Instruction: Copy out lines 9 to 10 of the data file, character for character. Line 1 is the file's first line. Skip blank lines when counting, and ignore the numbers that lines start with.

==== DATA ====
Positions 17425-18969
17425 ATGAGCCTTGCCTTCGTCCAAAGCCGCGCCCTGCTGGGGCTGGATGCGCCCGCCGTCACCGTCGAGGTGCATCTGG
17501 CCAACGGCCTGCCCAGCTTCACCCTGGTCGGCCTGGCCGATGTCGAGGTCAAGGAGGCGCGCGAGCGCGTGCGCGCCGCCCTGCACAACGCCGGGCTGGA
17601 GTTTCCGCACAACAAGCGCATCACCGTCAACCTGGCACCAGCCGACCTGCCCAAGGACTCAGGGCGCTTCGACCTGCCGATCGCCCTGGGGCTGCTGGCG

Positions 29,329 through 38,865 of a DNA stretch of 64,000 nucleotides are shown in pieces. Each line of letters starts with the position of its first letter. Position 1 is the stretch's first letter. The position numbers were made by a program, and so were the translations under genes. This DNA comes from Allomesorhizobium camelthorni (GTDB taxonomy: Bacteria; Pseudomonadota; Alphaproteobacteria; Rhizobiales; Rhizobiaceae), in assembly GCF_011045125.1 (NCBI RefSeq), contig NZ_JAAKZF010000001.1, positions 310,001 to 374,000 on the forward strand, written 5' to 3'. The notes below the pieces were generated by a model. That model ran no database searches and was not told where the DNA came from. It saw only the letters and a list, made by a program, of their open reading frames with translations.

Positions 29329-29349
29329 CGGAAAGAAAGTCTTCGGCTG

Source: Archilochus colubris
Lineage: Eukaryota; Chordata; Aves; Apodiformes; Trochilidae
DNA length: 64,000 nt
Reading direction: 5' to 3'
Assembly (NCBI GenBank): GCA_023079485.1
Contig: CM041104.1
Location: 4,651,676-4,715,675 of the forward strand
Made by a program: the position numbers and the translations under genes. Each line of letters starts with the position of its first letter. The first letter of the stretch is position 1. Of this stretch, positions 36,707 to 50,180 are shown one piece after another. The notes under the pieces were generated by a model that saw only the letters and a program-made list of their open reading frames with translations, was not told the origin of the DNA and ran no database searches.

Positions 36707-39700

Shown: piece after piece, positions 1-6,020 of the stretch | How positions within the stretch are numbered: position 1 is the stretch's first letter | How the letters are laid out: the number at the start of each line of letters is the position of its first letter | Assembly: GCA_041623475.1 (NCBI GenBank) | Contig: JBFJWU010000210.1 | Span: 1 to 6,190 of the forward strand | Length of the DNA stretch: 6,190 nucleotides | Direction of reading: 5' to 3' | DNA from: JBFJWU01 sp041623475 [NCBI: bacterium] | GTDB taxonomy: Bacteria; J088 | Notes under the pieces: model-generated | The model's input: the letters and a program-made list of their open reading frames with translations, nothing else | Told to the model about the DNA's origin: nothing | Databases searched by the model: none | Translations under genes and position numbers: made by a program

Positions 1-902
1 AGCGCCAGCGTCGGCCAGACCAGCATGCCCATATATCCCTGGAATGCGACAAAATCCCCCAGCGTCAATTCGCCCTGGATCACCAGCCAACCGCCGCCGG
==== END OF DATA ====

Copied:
Lineage: Eukaryota; Chordata; Aves; Apodiformes; Trochilidae
DNA length: 64,000 nt